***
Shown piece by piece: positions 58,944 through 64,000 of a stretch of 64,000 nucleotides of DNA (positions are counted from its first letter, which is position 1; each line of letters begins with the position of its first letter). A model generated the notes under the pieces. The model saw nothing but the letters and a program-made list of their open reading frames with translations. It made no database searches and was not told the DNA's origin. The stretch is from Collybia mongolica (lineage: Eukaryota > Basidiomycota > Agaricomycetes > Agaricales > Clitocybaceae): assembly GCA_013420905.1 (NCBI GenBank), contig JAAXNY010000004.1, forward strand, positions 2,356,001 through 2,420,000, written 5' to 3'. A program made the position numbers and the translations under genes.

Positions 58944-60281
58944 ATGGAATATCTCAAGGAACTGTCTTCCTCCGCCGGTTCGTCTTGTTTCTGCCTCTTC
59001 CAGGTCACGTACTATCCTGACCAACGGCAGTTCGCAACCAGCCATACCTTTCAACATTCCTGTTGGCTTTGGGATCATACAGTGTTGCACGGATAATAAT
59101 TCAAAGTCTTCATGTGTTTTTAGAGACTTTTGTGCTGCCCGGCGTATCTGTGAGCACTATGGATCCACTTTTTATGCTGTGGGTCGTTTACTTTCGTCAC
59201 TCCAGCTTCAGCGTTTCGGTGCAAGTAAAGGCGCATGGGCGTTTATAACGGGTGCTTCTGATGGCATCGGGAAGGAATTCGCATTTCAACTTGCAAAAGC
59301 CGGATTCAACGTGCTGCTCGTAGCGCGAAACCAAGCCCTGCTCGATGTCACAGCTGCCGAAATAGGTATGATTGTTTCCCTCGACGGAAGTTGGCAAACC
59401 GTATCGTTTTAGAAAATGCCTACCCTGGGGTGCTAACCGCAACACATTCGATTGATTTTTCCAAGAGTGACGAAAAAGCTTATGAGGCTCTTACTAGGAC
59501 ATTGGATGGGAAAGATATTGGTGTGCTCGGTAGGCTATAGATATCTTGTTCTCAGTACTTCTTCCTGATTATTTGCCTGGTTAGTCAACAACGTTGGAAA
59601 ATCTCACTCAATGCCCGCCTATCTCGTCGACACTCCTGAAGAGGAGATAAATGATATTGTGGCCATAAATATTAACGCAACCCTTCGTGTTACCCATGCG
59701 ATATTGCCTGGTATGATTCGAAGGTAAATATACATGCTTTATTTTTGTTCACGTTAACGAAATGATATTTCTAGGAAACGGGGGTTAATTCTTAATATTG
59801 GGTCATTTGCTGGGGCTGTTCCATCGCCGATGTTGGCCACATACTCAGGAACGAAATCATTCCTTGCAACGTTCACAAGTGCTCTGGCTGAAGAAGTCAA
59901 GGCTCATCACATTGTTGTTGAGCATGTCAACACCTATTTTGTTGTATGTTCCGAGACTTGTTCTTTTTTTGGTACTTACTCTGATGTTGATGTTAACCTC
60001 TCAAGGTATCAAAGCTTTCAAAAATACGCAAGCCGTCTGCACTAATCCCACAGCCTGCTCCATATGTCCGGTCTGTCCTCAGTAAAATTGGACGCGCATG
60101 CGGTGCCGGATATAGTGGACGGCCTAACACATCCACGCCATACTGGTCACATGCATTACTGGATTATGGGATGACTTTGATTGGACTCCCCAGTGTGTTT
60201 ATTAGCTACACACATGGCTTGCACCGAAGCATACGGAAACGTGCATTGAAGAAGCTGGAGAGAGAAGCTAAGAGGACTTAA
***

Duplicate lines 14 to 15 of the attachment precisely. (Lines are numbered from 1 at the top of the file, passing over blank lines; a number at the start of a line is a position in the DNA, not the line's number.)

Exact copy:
60001 TCAAGGTATCAAAGCTTTCAAAAATACGCAAGCCGTCTGCACTAATCCCACAGCCTGCTCCATATGTCCGGTCTGTCCTCAGTAAAATTGGACGCGCATG
60101 CGGTGCCGGATATAGTGGACGGCCTAACACATCCACGCCATACTGGTCACATGCATTACTGGATTATGGGATGACTTTGATTGGACTCCCCAGTGTGTTT